Electrical Plan Review – Is It Worth the Time and Effort?

At one time or another most electrical plan reviewers have probably asked the question, “Is it worth the time and effort?” Electrical plan review reminds me of a television commercial years ago about cleaning and polishing the silverware—it’s tedious and time consuming! Naturally, no one enjoys doing repetitive and tiresome tasks, as they tend to wear on one’s mind and mood. Everyone, however, enjoys doing exciting and stimulating tasks, as they tend to invigorate one’s mind and mood. Although electrical plan review tasks may be tedious and time consuming, they can also be interesting and enjoyable if approached from the right angle. Sometimes finding the right angle is simply a matter of making a few minor adjustments in how we do things. Let us see if we can make some adjustments and take some ordinary plan review tasks and convert them into something interesting and enjoyable.

“It’s hard to break old habits!” We all have certain ways of doing things. Habits are formed from frequent repetitive tasks, such as an electrical plan review. Over time, repetitive tasks become set in concrete and can be difficult to break. For example, one electrical plan reviewer may prefer to begin the review process by looking at floor plans first; another reviewer may prefer to begin with the one-line diagrams; and yet another reviewer may prefer to begin with the site plans. Where each reviewer begins the process is a habit of his or her plan review routine. In fairness, we should note that habits can be a good thing too as they promote consistency in a process. The principal thing to remember is that it does not make a difference where one begins the plan review process as long as the end-results are the same. So the next time you do an electrical plan review, consider beginning at a different point. You may find that it makes for a more interesting review process and affords a change to a normal routine. As an aside, you will have the opportunity to truly see if “it’s hard to break old habits!”

“Variety is the spice of life!” Plan review tasks come in many sizes. There are small projects, such as the addition of luminaires and receptacles in a dental office; there are medium-sized projects such, as a remodel for a bank complex; and, there are large projects, such as a wastewater treatment plant. The electrical systems for these projects can vary from minor, such as a small 200-ampere service and branch-circuits, to major, such as multiple 12.47 K-volt services and feeder systems. Regardless of the size and complexity of the project, they all provide for a little variety in the electrical plan review process. It may not always be possible, but try to break up the monotony of reviewing similar-sized projects all the time. Repetitive tasks can make for a boring day. If you work on mostly larger projects, try to work on a few smaller ones and vice versa. You will likely gain a greater appreciation for the work. In addition, the change may prove to be interesting and refreshing to the mind. “Variety is the spice of life!”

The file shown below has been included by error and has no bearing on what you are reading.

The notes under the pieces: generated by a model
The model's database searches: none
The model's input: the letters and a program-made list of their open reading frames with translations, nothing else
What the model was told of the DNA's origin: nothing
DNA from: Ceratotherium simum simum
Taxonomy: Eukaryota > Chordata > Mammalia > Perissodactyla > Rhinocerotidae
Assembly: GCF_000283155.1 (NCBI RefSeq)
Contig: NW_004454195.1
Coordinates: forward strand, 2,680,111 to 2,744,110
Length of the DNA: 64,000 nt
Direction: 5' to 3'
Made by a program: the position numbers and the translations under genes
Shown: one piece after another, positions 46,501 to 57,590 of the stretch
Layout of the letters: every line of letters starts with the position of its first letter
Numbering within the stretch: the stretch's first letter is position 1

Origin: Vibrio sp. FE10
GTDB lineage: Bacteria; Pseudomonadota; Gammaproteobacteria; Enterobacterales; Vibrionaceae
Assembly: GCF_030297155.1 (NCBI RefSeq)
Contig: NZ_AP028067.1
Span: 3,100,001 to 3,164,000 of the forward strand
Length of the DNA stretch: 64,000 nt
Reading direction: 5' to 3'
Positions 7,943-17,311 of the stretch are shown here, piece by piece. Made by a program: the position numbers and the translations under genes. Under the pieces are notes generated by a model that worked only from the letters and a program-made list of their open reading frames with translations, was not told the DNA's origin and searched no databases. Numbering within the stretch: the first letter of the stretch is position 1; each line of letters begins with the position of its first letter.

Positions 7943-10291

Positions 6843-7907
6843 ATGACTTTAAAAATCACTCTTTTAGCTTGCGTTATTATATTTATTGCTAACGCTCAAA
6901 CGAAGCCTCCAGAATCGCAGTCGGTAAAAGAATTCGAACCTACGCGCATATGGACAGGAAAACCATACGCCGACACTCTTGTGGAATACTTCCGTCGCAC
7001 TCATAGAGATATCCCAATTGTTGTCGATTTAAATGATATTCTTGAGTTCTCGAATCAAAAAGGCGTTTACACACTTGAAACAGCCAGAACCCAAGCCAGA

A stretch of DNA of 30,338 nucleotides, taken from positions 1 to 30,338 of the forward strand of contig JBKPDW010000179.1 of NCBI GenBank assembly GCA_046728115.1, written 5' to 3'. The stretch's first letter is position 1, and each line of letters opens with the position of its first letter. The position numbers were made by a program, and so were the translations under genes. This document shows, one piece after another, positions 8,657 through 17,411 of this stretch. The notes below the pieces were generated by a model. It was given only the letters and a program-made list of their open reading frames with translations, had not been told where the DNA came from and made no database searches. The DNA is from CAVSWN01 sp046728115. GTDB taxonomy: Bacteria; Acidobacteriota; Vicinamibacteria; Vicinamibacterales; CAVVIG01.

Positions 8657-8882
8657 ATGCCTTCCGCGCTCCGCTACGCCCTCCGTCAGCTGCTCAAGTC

“Get the big picture in mind!” What does this mean? It simply means to get a full understanding of the project. This may take some time to do, but it is well worth the effort. As electrical plan reviewers, we have a propensity to focus only on the electrical system. Try to get out of this practice and view the overall project from a different perspective. Familiarize yourself with the overall project design, understand the entire project scope, and most importantly try to walk through the project using visual images. Visualizing the project in three dimensions is easier said than done, but it is definitely much easier than reviewing the project in two dimensions only. The mind can do amazing things if utilized properly. A quick review of elevation views, architectural and structural drawing, and the plumbing and mechanical systems can provide great visual images of the project. Over time, these images will automatically come to view when one is reviewing the electrical system. It may seem like a waste of time at first, but the more one gets into this practice the more one will see the benefits. Always try to focus on the total project and “get the big picture in mind!”

“Don’t sweat the little things!” Buildings and structures are never built exactly as shown on the plans—this is a fact of life. During construction, the electrical systems are in continual flux. For example, if an outlet in a commercial building is shown along a wall line to supply office furnishings, do not get too concerned about the location of the outlet in relation to the office furnishing system. The electrical contractor can coordinate the connection location based on field conditions. For obvious reasons, field conditions can vary considerably from what is actually shown on the plans. The inspector can work with the contractor should a code concern arise. As another example, if a wall switch appears to be shown behind a door, does it justify rejecting the plans? Probably not. This is a design and coordination issue too. Although an inconvenience, generally there is nothing in the code to prohibit a wall switch behind a door. If the location is a concern, a simple notation on the plans to the inspector and contractor should suffice. Keep in mind that plans are diagrammatic and are not necessarily intended to provide specific details. Do not drive yourself crazy with minor coordination issues as the inspector and contractor can address them in the field. Above all, “don’t sweat the little things!”